Bolshie art, and how El Lissitzky got under my skin, though I couldn’t afford to keep him there.

El Lissitzky.

My curiosity was aroused when I saw the name of Lazar Markovich Lissitzky. For a while in 2008, his “Lenin Tribune” (above; a Constructivist moving speaker’s podium) was a big influence in my thinking about the design for Bank Street Brewhouse.

That’s because I was determined to illustrate that when almost every other entrepreneur wants to be in a “historic” building, I’d take the modern one.

Little came of all this, as we had plenty of other bills to pay. But it was a damned fine fantasy while it lasted.

Reds, whites and truths: A century after the Russian revolution, a showcase of its art (The Economist)

At the Royal Academy, a sinister history lurks beyond the frame

ALTHOUGH it marks the centenary of the Bolshevik revolution in 1917, the true inspiration for the Royal Academy’s new exhibition is 1932. In that year, a vast retrospective entitled “Fifteen Years of Artists of the Russian Soviet Republic” took place in the Russian State Museum in Leningrad. Curated by Nikolai Punin, an avant-garde luminary, it was meant to be the zenith of the radical artistic current that had been growing in Russia for decades. Instead, it was a swansong. Within years, many of the thousands of paintings featured would disappear into hidden store cupboards, trampled beneath the inescapable march of state-backed socialist realism. Punin himself, accused of “anti-Soviet activity”, was to die, starving, in a desolate gulag north of the Arctic Circle.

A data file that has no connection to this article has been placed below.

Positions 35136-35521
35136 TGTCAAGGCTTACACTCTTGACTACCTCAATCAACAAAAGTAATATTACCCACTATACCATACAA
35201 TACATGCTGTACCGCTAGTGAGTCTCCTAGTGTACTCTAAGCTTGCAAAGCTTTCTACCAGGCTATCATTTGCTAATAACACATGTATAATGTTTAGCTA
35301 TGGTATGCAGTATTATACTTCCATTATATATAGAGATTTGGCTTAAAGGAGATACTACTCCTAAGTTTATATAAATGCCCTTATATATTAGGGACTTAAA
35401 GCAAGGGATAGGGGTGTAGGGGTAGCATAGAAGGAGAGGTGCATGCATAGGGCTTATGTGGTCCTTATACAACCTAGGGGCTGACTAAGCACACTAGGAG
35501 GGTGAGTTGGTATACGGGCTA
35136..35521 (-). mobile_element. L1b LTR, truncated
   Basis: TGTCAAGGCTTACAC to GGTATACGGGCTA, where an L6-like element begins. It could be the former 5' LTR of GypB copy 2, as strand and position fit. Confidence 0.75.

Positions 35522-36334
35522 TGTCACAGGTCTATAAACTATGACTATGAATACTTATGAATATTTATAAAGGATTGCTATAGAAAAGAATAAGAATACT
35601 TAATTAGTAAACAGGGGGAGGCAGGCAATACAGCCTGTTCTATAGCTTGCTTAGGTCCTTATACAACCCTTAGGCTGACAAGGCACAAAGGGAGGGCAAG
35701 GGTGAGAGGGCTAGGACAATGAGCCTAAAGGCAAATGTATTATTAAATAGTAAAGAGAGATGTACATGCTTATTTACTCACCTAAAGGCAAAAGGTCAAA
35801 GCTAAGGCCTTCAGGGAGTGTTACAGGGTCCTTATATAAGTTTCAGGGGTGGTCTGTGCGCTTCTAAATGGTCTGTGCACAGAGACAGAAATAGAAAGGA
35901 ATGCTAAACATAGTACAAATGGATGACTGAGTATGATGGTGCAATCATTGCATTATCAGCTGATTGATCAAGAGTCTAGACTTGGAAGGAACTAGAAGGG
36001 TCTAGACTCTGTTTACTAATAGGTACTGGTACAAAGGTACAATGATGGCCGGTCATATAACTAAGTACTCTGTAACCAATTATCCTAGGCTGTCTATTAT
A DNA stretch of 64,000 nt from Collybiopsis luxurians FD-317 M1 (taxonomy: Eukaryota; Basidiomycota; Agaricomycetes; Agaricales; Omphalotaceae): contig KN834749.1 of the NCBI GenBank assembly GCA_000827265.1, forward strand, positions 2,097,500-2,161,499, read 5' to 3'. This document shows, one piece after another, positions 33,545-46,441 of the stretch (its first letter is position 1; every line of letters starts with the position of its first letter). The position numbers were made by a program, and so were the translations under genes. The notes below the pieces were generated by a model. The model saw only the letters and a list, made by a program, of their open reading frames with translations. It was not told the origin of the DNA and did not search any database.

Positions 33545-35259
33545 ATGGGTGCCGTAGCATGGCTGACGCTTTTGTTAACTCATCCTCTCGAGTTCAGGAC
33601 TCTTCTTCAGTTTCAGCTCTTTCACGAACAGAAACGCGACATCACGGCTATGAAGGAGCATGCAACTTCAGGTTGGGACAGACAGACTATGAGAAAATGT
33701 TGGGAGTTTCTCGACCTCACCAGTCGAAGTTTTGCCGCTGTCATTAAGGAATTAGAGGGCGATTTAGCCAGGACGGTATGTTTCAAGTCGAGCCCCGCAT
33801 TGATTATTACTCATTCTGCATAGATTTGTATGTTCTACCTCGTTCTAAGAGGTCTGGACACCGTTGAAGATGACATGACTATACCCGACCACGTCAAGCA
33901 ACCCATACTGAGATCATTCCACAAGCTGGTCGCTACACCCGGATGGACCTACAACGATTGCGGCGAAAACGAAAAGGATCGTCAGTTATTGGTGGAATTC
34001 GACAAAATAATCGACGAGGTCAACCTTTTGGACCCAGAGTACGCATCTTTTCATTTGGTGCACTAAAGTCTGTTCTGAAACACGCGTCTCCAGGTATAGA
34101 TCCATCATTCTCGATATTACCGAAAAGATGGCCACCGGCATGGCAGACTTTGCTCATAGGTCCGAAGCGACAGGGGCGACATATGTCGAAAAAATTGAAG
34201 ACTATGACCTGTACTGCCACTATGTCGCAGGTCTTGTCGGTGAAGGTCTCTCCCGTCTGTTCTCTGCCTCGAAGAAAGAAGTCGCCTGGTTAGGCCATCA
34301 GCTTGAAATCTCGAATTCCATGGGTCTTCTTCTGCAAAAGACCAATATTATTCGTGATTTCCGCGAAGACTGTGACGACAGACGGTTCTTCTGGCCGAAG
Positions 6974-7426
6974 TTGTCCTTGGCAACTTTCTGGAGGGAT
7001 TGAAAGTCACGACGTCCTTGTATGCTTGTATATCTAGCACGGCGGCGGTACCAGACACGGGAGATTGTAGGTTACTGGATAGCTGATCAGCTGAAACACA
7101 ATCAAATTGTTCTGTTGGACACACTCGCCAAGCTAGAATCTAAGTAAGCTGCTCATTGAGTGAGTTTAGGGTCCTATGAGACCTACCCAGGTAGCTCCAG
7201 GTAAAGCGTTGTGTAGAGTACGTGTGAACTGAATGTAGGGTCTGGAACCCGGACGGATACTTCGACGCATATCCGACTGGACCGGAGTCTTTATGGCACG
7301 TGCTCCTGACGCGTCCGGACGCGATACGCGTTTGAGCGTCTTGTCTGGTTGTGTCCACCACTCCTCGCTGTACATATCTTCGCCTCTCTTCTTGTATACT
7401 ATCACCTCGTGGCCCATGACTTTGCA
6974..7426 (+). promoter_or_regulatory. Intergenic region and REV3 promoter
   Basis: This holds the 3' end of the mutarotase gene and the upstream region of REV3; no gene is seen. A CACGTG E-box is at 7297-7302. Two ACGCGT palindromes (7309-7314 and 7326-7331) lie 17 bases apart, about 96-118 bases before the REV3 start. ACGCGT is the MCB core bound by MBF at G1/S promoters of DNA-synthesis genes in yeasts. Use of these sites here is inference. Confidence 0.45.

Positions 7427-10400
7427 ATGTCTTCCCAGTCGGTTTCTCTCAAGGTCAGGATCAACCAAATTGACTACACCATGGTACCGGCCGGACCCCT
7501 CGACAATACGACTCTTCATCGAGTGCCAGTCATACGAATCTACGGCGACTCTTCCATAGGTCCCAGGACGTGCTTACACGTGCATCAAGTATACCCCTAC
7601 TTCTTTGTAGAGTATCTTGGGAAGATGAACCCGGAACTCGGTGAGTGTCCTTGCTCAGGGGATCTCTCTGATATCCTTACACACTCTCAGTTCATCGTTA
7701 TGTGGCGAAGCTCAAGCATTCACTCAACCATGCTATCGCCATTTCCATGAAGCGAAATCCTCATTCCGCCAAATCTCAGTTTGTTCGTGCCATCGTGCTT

“Revolution: 1917-1932” covers the same 15 years as Punin’s show. The period has suffered some neglect. The myth goes that in the years after the Bolshevik revolution, bland socialist realism stomped on the avant-garde. In fact, after the revolution but before Stalinism tightened its grip on culture, there was a frenzied gasp of creative brilliance. Artistic, technological and political innovations clashed and co-existed. Kazimir Malevich turned the geometry of suprematism to figurative portraits of peasant farmers. Pavel Filonov would use the kaleidoscope fragments of his “formula” paintings to depict tractor factories. Buildings designed by El Lissitzky riffed on the crooked perspectives of photo-montage, and on the uncompromising functionality of industrial machinery.